Rhode Island prohibits driving without a valid license as well as driving while suspended or revoked. This article explains how the law defines these violations, the possible penalties for a conviction, and the exemptions to the license requirement.
Generally, every person who operates a motor vehicle on a Rhode Island highway or public area must carry a valid license while driving.
Driving without a valid license. Drivers who had never applied for a driver’s license, applied and were denied, or were for other reasons unlicensed can be convicted of a misdemeanor. A first offense results in a $250 to $500 civil penalty and a second offense a $350 to $500 civil penalty. A third or subsequent offense carries a maximum 90 days in jail, a $500 to $1,000 fine, and possible license suspension for up to 90 days. Drivers who are charged due to an expired license can avoid conviction if renewed within ten days of the citation.
License not in possession. A driver who was licensed but not carrying it while driving can be charged with a misdemeanor. However, the driver will not be convicted if he or she presents a then-valid license to the court.
Exceptions. Non-resident drivers with valid driver’s licenses from their home state or country can drive in Rhode Island without an in-state license, subject to Rhode Island age restrictions. However, new residents must obtain a Rhode Island license within 30 days of establishing residency. Non-residents age 18 and older are also exempt for 90 days if their home country does not require driver’s licenses.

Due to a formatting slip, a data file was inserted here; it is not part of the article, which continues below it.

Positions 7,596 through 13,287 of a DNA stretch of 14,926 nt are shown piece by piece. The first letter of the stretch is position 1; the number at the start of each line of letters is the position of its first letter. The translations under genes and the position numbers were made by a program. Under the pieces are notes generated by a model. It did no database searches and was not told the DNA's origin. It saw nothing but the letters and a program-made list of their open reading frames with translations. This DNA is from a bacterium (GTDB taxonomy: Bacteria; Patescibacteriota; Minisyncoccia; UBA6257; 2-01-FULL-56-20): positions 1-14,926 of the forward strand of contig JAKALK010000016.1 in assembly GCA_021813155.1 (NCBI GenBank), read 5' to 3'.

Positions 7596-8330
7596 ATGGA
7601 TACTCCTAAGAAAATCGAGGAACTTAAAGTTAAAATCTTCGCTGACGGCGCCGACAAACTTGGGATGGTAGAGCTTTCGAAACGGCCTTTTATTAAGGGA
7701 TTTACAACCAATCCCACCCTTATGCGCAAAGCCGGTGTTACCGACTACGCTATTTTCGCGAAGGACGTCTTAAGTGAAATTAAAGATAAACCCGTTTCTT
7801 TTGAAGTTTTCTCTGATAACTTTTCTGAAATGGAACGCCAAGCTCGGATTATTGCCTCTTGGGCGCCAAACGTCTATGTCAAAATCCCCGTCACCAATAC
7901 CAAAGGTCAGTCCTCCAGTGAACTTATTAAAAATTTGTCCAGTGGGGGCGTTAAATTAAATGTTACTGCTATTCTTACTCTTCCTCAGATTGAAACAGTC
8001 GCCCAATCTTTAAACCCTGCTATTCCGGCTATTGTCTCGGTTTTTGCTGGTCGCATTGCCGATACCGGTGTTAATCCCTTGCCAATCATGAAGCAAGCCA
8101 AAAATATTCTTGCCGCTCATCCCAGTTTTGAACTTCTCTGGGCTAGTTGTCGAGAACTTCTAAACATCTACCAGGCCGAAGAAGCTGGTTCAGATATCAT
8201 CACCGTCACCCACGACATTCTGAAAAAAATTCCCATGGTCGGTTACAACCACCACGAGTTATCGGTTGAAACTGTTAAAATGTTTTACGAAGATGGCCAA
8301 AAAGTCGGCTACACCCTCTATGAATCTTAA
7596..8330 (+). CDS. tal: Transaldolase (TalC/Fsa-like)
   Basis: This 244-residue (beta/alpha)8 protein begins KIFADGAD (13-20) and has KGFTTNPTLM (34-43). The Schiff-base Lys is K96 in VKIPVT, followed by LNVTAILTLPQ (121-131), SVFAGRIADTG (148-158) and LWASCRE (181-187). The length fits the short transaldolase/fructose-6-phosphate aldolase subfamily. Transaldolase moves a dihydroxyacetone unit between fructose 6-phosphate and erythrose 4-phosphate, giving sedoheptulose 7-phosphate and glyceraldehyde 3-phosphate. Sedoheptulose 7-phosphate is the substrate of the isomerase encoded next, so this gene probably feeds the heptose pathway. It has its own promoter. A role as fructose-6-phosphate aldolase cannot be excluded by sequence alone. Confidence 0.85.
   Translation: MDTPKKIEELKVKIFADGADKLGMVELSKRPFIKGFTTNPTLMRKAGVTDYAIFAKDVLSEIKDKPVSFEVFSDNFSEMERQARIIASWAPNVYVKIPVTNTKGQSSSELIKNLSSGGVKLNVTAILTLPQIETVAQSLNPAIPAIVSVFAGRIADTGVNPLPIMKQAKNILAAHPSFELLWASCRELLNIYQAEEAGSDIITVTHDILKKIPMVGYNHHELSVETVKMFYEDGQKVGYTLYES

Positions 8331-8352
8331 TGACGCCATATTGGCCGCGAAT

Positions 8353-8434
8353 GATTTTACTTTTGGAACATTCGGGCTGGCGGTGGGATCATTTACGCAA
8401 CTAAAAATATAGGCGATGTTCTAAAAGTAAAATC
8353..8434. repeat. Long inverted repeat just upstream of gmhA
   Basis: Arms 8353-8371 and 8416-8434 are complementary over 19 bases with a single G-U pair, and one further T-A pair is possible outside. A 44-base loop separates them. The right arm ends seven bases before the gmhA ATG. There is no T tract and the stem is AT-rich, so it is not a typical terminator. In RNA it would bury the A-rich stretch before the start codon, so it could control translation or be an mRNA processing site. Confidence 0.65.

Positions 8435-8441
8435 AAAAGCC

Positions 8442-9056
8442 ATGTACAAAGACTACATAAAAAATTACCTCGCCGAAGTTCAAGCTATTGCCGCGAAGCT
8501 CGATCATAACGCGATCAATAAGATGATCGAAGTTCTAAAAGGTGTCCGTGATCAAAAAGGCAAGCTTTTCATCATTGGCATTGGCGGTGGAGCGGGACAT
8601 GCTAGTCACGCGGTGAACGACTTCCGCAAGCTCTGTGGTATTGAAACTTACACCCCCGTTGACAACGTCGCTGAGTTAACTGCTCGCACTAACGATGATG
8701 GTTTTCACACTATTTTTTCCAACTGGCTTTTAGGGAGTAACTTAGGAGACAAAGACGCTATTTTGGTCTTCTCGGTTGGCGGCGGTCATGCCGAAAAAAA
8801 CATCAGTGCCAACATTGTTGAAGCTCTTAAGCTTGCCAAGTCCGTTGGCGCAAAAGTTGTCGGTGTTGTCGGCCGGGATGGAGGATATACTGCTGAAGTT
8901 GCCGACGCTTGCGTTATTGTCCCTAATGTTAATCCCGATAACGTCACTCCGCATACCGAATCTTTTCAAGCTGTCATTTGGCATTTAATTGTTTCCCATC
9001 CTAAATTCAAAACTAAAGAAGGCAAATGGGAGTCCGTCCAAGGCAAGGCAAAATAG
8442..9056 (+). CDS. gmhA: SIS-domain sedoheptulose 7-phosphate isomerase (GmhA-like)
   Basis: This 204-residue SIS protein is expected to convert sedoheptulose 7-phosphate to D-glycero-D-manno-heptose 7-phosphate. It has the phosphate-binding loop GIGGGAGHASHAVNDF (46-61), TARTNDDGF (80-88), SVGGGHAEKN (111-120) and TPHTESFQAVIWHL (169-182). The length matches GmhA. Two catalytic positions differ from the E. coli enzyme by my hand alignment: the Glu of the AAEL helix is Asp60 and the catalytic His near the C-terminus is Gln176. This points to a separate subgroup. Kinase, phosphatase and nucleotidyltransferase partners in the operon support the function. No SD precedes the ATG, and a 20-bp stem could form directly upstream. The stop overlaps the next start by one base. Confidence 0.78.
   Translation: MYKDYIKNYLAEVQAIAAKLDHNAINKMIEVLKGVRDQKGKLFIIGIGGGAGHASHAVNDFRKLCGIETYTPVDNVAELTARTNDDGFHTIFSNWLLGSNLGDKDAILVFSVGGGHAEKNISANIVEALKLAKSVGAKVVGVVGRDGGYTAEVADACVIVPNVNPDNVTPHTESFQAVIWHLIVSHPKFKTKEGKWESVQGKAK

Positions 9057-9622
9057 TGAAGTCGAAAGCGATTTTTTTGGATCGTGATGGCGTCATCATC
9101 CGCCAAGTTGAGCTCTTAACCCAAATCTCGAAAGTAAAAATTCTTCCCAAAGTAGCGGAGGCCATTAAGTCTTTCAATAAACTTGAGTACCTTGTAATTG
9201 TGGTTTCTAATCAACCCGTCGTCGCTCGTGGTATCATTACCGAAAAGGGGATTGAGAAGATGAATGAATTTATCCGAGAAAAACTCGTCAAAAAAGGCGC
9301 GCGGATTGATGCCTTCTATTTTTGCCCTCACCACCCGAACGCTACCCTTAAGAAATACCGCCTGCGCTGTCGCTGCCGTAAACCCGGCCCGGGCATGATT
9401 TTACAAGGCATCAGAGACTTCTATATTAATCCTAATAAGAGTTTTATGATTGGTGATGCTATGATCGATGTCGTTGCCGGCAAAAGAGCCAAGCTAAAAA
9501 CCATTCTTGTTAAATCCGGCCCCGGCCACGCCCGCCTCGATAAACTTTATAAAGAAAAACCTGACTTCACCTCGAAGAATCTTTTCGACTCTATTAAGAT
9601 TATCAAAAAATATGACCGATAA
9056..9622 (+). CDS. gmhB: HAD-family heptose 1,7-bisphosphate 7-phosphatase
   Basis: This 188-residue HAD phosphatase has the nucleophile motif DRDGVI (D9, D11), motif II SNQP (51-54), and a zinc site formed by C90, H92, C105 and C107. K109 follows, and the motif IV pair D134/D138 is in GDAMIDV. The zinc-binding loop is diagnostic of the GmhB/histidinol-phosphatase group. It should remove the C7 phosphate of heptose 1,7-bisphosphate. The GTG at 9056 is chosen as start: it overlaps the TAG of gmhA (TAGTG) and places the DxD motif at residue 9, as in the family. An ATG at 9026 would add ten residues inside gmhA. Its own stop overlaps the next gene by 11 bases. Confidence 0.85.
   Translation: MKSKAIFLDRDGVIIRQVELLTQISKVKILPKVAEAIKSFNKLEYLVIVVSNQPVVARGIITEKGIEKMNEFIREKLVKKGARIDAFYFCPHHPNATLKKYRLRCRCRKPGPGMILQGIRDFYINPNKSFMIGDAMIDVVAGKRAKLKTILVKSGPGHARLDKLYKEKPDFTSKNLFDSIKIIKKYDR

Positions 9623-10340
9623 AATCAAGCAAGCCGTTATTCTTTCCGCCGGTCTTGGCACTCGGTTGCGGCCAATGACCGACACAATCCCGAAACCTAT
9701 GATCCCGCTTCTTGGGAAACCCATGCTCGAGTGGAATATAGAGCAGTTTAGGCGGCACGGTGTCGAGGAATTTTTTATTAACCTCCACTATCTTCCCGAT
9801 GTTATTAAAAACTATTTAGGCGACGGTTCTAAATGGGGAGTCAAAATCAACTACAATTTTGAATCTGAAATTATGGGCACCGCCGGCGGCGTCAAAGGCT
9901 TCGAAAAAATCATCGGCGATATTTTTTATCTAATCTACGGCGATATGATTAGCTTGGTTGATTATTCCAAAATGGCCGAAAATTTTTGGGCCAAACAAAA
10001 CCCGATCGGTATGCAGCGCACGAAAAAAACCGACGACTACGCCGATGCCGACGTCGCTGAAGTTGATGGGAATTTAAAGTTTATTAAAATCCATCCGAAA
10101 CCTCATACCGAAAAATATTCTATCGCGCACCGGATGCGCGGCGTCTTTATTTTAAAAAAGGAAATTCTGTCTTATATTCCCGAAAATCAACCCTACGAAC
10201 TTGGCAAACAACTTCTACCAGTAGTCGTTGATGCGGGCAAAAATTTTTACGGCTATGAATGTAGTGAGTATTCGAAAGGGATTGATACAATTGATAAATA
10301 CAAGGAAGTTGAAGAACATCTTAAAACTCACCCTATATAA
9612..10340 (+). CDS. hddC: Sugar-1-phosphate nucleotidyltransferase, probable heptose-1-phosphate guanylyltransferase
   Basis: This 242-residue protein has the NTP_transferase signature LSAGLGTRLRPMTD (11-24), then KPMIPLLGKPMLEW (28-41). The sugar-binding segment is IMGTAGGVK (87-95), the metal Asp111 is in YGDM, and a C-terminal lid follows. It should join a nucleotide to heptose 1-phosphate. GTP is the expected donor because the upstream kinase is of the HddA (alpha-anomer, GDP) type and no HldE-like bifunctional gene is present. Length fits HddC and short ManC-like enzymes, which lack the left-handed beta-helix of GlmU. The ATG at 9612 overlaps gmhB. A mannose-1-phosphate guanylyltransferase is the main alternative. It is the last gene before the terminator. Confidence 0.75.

United States' employees in an official vehicle on official business are exempt from licensing requirements. Additionally, the operation of certain road machinery, cranes, and farm equipment does not require a license for temporary movement along a highway.
A person who operates a vehicle while on a suspended or revoked license is subject to fines, jail, and other sanctions.
Driving while suspended. Driving while suspended or revoked is a misdemeanor offense with the following penalties:
Aggravated driving while suspended. A violator whose license was suspended or revoked for a DUI/DWI, vehicular manslaughter, or reckless driving conviction or for having three moving violations within one year, will be subject to increased penalties. The penalties depend on the number of violations within the last five years.
Drivers suspended for moving violations may be eligible for reduced jail time and community service.